Governors get reelection boost from COVID-19 responses

Governors get reelection boost from COVID-19 responses

The vast majority of the nation's governors are winning praise and high approval numbers from their constituents as they handle the health and economic fallout from the global coronavirus pandemic.

The twin crises have given governors a bully pulpit unlike any most of them have experienced before. And for those seeking reelection this year, demonstrating swift and assertive action in the name of public health has put them in strong position to win another term.

None would have chosen a pandemic as a political boost. But recent polls show even the most potentially vulnerable incumbents performing well against their rivals.


"Incumbent governors running for reelection in 2020 have benefited politically from their response to the COVID pandemic," said Jon Thompson, a former top strategist at the Republican Governors Association. "It gave them an opportunity to appear in charge to a large multitude of voters who probably had not been paying much attention to their governing, and it's given them a leg up on their challengers."

Recent surveys conducted by both Democratic and Republican pollsters have showed North Carolina Gov. Roy Cooper (D) with 11- and 12-point leads over his rival, Lt. Gov. Dan Forest (R). Cooper beat his predecessor, Gov. Pat McCrory (R), by just over 10,000 votes out of 4.7 million cast in 2016.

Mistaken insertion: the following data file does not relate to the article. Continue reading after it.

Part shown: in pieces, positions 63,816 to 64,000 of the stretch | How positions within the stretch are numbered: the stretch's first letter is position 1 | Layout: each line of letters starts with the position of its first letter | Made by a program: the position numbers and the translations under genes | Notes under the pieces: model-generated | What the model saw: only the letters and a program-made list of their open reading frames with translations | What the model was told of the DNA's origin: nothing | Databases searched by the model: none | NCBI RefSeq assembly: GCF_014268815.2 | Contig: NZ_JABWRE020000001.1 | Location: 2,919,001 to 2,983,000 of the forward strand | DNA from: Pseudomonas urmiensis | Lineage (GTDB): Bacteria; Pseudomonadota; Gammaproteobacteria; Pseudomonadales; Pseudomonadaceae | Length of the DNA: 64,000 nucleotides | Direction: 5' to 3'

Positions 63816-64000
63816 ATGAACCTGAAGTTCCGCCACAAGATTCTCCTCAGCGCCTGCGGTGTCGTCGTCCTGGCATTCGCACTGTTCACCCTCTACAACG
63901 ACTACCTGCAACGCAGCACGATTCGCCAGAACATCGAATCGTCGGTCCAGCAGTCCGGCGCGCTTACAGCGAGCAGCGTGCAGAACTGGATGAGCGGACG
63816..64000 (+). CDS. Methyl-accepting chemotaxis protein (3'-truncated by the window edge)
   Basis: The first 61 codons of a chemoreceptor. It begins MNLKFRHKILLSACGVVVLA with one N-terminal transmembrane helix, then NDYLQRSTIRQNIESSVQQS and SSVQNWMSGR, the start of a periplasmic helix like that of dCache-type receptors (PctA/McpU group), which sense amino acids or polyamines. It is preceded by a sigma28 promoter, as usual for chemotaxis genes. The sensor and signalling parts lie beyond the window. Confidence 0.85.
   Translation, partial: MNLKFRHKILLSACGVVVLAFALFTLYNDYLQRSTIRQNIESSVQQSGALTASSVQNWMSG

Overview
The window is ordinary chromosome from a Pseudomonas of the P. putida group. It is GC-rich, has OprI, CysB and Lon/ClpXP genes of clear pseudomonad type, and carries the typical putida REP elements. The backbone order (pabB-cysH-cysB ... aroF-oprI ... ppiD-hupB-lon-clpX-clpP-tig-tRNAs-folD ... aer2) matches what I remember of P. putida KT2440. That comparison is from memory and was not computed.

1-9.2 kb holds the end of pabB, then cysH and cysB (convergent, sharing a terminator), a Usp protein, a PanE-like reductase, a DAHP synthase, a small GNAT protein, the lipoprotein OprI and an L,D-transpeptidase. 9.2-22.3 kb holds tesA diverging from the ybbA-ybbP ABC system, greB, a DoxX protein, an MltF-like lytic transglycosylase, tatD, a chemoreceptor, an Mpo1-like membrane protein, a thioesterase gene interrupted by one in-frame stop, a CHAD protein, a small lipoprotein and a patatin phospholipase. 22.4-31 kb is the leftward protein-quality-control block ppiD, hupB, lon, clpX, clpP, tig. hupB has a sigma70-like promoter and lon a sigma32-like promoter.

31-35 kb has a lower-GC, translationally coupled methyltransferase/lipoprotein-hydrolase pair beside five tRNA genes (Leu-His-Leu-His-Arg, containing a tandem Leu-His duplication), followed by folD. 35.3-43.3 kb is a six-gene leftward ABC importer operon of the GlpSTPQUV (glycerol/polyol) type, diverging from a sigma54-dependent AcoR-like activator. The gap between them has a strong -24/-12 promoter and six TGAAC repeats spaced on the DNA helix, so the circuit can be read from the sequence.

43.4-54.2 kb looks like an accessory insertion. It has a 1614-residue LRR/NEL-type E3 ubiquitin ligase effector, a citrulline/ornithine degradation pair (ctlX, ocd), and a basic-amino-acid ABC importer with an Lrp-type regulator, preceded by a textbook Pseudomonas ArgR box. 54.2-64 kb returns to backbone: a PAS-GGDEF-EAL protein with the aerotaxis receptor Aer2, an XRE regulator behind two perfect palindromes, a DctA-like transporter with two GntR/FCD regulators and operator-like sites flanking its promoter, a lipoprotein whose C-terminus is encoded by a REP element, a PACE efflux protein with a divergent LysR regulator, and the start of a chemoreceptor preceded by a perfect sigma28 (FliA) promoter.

In Missouri, several surveys show Gov. Mike Parson (R) leading state Auditor Nicole Galloway (D) by high single-digit margins. Parson ascended to the state's top job when his predecessor, Eric Greitens (R), resigned under a cloud of controversy. Greitens beat his Democratic opponent in 2016 by 5.6 percentage points.

"Massive media attention has been focused on these governors, starving their opponents of political oxygen and making negative attacks launched by challengers appear petty if they do not focus on the major issues of the day: the pandemic, policing and economic recovery," said Thad Kousser, a political scientist at the University of California-San Diego. "This terrible year could, counterintuitively, shape up as a strong year for incumbents' political fortunes."